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Plantation forestry best practice for Northland

The Northland region has the opportunity to embrace positive land use change, in particular planting of erodible pastoral slopes in timber plantations. This is a goal that both regional and central government share and recognise as having the potential to improve both revenue streams for landowners and environmental outcomes for the region.

To be able to achieve this goal, landowners will require adequate knowledge on tree species, regimes and siting in order to plant the right trees, in the right place, for the right purpose. The purpose of this resource is to provide information on species and regime selection for different sites in Northland along with current best practice in plantation forest establishment.

Northland's land forms provide highly variable micro-sites. For successful outcomes the practitioner must have knowledge on adaptability and siting of tree species, in particular with respect to soil types and exposure to wind. Variables that limit choice of species include soil drainage, structure and fertility while exposure to wind also limits species and influences productivity. The practitioner must understand that each tree species has differing limitations to extremes and that limitations are never black and white. The mantra for growing trees is "eliminate as much risk as possible to improve the odds of success".

Siting and species adaptability

Radiata pine has traditionally been a resilient and adaptable species to a large range of sites. This will not necessarily remain the case for all sites throughout the region and indeed limitations are emerging. Red needle cast caused by Phytophthora pluvialis is severely and repeatedly affecting some sites in Northland, in particular high-elevation sites. This highlights the need to site trees within their "comfort zone" – siting is critically important and even radiata has its limitations.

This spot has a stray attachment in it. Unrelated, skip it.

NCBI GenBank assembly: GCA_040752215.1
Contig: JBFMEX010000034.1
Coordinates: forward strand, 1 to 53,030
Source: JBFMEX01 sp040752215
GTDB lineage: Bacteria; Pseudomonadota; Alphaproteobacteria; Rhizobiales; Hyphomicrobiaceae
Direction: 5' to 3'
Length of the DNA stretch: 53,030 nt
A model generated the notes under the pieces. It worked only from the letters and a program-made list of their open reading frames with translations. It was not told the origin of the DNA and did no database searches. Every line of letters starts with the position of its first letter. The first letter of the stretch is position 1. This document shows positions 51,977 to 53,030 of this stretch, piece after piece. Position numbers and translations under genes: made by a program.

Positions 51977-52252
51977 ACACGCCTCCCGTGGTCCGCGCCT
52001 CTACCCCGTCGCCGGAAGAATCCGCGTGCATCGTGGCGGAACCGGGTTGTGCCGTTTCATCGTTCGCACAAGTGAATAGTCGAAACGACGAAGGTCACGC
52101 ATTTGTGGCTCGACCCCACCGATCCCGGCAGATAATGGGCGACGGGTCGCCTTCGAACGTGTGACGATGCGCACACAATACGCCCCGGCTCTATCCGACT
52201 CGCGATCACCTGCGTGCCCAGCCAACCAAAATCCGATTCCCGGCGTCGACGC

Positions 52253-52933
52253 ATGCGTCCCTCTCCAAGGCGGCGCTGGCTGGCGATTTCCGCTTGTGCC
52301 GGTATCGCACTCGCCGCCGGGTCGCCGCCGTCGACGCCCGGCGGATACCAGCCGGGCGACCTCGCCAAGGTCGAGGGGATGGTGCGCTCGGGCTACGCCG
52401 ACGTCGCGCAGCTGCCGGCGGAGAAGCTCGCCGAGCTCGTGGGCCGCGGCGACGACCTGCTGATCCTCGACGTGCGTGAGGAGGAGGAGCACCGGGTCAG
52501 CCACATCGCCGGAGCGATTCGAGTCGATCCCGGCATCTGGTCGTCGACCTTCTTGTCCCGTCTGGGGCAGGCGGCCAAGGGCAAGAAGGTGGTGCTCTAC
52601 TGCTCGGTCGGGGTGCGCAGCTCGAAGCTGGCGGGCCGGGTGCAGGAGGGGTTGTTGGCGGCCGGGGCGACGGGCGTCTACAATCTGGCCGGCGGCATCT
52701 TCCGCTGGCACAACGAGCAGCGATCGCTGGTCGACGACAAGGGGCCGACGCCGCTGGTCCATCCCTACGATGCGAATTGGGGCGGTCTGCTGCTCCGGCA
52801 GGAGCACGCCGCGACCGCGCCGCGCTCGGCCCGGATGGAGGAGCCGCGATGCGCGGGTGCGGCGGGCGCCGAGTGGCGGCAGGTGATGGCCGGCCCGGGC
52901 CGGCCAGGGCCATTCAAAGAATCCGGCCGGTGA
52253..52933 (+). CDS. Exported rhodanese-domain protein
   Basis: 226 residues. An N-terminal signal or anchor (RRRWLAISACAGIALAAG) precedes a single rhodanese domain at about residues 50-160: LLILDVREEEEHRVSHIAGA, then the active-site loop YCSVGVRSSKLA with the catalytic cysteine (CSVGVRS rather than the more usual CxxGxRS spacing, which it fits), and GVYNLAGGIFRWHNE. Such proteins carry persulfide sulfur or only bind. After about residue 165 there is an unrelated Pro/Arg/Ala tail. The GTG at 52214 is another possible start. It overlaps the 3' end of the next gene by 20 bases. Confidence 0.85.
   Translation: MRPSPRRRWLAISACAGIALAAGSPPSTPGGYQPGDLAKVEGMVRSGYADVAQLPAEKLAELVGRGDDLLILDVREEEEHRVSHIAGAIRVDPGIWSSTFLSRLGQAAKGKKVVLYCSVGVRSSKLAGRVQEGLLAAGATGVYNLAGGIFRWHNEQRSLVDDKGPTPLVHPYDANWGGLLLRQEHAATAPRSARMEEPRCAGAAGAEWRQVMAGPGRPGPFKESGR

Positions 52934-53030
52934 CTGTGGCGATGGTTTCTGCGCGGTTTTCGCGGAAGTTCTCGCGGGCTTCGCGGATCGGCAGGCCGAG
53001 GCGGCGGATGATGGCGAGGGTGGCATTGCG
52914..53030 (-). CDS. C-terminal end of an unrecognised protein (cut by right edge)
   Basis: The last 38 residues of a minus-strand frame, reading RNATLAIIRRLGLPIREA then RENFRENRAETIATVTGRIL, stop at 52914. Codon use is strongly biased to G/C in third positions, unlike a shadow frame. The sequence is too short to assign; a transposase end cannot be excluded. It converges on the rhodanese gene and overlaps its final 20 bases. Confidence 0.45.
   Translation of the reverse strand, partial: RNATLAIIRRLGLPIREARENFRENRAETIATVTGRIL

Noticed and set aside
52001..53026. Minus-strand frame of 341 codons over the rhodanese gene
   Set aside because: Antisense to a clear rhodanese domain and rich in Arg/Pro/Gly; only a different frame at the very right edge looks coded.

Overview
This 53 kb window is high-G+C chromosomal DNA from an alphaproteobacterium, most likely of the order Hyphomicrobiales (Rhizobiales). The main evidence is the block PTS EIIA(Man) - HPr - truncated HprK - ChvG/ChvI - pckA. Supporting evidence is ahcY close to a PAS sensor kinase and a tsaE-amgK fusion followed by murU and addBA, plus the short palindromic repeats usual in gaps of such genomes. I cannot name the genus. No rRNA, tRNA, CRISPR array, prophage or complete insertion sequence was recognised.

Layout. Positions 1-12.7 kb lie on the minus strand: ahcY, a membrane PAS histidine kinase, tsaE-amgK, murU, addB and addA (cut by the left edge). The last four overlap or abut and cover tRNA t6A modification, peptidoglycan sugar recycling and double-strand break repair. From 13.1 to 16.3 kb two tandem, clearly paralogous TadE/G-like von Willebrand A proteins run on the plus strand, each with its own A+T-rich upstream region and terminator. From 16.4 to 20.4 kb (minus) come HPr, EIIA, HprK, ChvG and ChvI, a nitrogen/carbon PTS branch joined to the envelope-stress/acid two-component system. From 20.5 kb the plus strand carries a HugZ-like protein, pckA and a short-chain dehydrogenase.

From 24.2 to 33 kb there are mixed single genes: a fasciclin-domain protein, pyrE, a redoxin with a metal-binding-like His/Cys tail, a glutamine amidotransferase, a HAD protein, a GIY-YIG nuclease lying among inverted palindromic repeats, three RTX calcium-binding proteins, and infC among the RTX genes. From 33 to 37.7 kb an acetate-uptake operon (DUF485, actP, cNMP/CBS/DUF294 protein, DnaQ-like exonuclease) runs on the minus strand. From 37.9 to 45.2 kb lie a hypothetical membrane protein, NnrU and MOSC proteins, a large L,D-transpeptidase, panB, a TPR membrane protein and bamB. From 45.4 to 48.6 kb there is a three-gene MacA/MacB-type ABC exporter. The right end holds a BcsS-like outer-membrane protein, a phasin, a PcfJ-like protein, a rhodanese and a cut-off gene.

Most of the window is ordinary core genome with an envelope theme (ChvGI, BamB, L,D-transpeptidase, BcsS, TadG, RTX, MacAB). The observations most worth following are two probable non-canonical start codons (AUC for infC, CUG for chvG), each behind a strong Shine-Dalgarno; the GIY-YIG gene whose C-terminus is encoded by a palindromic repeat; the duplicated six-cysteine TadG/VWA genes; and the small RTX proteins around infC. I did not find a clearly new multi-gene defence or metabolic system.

Wind exposure and trees

The severity of wind and how salt laden that wind is, both influence species selection for a site. Radiata pine is fairly resilient to both and is a good benchmark to compare other species with.

Wind can cause toppling of trees and stem breakages. Productivity of the stand tends to reduce as the site gets windier, such as nearer ridge-tops, especially if wind-resistance of the species is lower. Wind in coastal sites can burn foliage of many species, depending on level of salt exposure. It is important to carefully match species with site.

Soil and trees

Soil drainage and fertility are important in the context of species choice.

Evaluating soils for level of drainage is easier in winter when poorly-drained soils become soggy. Another indicator of poor drainage is presence of certain water-loving vegetation types, such as rushes and buttercup. Some tree species such as poplar enjoy wet soils while others such as radiata pine do not thrive at all in poorly-drained soils. Again, radiata is a good benchmark to compare other species with.

Soil fertility can be measured by either testing the soil or by foliar tests of the existing vegetation (e.g. radiata pine). A fertiliser history suggests moderate to good fertility, whereas pastoral farming without addition of fertiliser for decades suggests low soil fertility. Vegetation types also indicate soil nutrient status, for example if the natural bush in the area is dominated by totara and kahiikatea then fertility might be low, whereas if broadleaf trees such as puriri and taraire are common then this might suggest a reasonable soil fertility. If there is no clover in the pasture this suggests low soil fertility. Fertility usually has a direct relationship with tree growth rates. There are negative consequences to both excessively high and excessively low fertility.

Species assessment and selection for site

Northland has a solid history of plantation forestry and species trials, with a good knowledge base that growers can tap into. Successes and failures over time have resulted in a shortlist of well proven "core species" that growers can be confident in planting.

Core plantation species and their siting
Species* Resilience to wind exposure Resilience to salt wind exposure Soil fertility requirements Soil drainage requirements
Cedar, Japanese Very high Moderate Medium High